And on her head neither hat nor feather,
With her skirts tucked neatly around her waist
As she tripped through the blooming heather
Down the moor.

So I stepped up to this fair young maid,
"Come tell me love why come you hither".
She answered me, "Down by the bonny burn side
I am herding all my ewes together,
Down the moor".

So I courted her that livelong day,
My heart as light as any feather,
Until the beams of the red setting sun
Come slanting down in among the heather,
Down the moor.

<Instrumental break>

She said "Young man I must away
For my ewes are straying from each other.
But I'm as loathe to part with you
As the bonny wee lambs are to part their mother.
Down the moor".

Then up she got and away she run,
Her name and place I did not gather.
But if I was the king I'd make her me queen,
That bonny little lass I met among the heather,
Down the moor.


Source: Peter Bellamy - CD "Wake The Vaulted Echoes" (originally on Fair Annie). Original source given as Eddie Butcher


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Subject: RE: Doon the Moor
From: Abby Sale
Date: 10 Dec 03 - 03:34 PM

Jeri, you gotta take your p's where you can.
If your disk 3 doesn't work well on your brand of computer, the'll send you a replacement. Nice outfit, Free Reed.

Ah! More so on my copy of Mr Bellamy, _Mr Kipling & the Tradition_, it does sound like swoopin'. Swooping is sweeping in Scottish - but mostly as in what the broom-guys do in curling.

'Brushing the dew out of the way as she runs through the heather?' Does that make sense?


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Subject: RE: Doon the Moor
From: Jeri
Date: 10 Dec 03 - 02:38 PM

Excuse my accidental 'p' up there please.
You know, I've had 'Wake the Vaulted Echoes' for a while and just now realised that disk #3 wasn't simply a music CD. I always wondered why track 1 seemed empty when I played it in my car.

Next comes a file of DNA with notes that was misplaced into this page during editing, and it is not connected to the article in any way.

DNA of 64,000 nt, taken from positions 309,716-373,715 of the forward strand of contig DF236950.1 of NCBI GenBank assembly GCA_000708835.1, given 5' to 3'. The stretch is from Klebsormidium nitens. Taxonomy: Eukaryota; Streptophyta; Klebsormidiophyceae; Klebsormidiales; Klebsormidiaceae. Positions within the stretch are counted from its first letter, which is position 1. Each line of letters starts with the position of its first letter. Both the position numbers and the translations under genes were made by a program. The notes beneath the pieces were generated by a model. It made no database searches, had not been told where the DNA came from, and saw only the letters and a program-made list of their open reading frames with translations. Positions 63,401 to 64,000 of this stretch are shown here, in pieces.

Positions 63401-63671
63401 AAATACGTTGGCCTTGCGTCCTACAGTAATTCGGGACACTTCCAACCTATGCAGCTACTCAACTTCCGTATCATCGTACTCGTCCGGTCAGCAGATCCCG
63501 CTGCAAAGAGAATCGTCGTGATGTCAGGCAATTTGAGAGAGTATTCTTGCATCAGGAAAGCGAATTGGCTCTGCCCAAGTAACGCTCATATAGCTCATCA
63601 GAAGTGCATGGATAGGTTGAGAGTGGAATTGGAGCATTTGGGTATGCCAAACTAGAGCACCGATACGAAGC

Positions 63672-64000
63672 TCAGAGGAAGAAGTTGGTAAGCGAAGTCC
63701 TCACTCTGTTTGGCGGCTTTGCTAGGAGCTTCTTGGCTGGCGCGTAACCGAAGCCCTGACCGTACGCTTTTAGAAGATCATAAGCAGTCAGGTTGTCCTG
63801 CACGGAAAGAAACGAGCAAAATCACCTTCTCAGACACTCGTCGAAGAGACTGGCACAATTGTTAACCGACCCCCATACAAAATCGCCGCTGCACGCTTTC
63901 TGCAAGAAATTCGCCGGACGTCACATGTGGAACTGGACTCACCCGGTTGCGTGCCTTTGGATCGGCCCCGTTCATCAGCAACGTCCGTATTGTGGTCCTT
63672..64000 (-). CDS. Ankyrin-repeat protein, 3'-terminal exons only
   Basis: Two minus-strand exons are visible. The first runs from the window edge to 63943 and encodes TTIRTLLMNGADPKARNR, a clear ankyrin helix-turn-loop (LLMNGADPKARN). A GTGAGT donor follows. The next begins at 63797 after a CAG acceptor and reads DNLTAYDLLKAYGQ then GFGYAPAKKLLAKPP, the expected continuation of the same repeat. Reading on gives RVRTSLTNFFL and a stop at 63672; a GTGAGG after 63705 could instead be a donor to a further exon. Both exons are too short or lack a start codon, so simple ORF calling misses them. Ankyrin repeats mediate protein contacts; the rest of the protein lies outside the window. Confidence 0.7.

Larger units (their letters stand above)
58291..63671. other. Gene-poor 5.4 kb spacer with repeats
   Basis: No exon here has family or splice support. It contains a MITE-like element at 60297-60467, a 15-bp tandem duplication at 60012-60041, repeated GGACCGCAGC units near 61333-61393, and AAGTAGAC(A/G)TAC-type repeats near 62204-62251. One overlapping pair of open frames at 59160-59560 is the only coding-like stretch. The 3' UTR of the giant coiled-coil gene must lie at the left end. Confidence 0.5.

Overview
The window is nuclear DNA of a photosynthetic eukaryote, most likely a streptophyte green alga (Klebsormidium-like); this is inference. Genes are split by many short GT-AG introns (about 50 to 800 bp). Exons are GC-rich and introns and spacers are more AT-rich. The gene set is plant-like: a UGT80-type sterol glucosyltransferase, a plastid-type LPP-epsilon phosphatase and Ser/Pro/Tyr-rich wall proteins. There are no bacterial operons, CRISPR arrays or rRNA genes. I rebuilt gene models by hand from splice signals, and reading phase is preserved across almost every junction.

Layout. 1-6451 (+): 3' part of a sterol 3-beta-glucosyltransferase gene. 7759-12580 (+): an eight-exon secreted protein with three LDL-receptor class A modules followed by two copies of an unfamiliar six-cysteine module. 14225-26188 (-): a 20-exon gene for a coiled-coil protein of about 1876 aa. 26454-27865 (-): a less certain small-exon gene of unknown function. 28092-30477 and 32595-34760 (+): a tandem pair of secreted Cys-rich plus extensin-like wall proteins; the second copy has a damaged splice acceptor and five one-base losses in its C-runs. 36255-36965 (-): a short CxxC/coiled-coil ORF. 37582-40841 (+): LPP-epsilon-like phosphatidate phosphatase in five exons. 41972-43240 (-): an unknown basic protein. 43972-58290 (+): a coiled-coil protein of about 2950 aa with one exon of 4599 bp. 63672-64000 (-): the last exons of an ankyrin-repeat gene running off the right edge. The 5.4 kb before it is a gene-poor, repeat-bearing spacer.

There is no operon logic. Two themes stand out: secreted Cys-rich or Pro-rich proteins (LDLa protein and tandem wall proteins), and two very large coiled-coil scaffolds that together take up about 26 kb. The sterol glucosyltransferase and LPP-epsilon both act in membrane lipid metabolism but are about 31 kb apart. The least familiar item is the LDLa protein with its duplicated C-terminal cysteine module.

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Subject: RE: Doon the Moor
From: The Borchester Echo
Date: 10 Dec 03 - 01:45 PM

Yeah. swooping. No idea what it means...but it's quite clear why, and what she did in the heather afterwards.


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Subject: RE: Doon the Moor
From: Jeri
Date: 10 Dec 03 - 01:10 PM

It sounds like he's singing 'She was swoopin' the dew from among the heather'.

Swoopin'? I dunno...it's an Irish version. Maybe it's a compination of 'scooping' and 'sweeping'.


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Subject: Doon the Moor
From: Abby Sale
Date: 10 Dec 03 - 12:14 PM

There are four or so versions in Digital Trad but none help my question:

I'm listening to Peter Bellemy's lovely version of "Doon the Moor."
I can't _quite_ tell just what she's doing there with the dew among the heather. It's kinda interesting that every of the many versions of the song have her doing something different - mostly all Mondegreens of each other.

1) Anyone know fer sure what Bellemy sings?

2) Can any refer me to a Scottish version other than "Skippin' Barfit?"

2 1/2) Has 'Comin thro' the craigs o' Kyle,' been collected by anyone besides Burns?

Bellamy sings:
One morn in May when fields were gay
Serene and pleasant was the weather,
I spied a lass and a very bonnie lass;
She was [....] from the dew from among the heather
        Down the moor.

Some others versions:
I trudged along with the lilt of a song
My heart as light as any feather
Until I met with a very bonnie lass
She was brushing the dew frae amang the heather,
Doon the moor,....

I rode along to the huntsman's song
My heart bein' light as any feather,
Until I met with tha wee lass
A-brushin' the dew from off the heather
Doon the moor etc.

As I was walkin' doon yon hill
It was in a summer evenin',
It was there I spied a bonny lass
Skippin' barfit through the heather.

As I roved along with my hunting song
My heart as light as any feather.
I met a pretty maid upon the way,
She was tripping the dew down from the heather

One morn in May the fields were gay
Serene and pleasant was the weather
I spied a lass and a very bonny lass
She was scoopin dew in among the heather
Down the moor

Notes from Sam Henry's Songs of the People:
Other titles: "Among....," "The Blooming....," "Bonnie Lassie amang...," "Doon (Down) the Moor," "Heather on the Moor," "Herding Lambs amangst...," "The lass amang...," O'er the Muir;" cf. "Far up Yon Wide and Lofty Glens," "Queen amang...," "Skippin Barfit thro the..."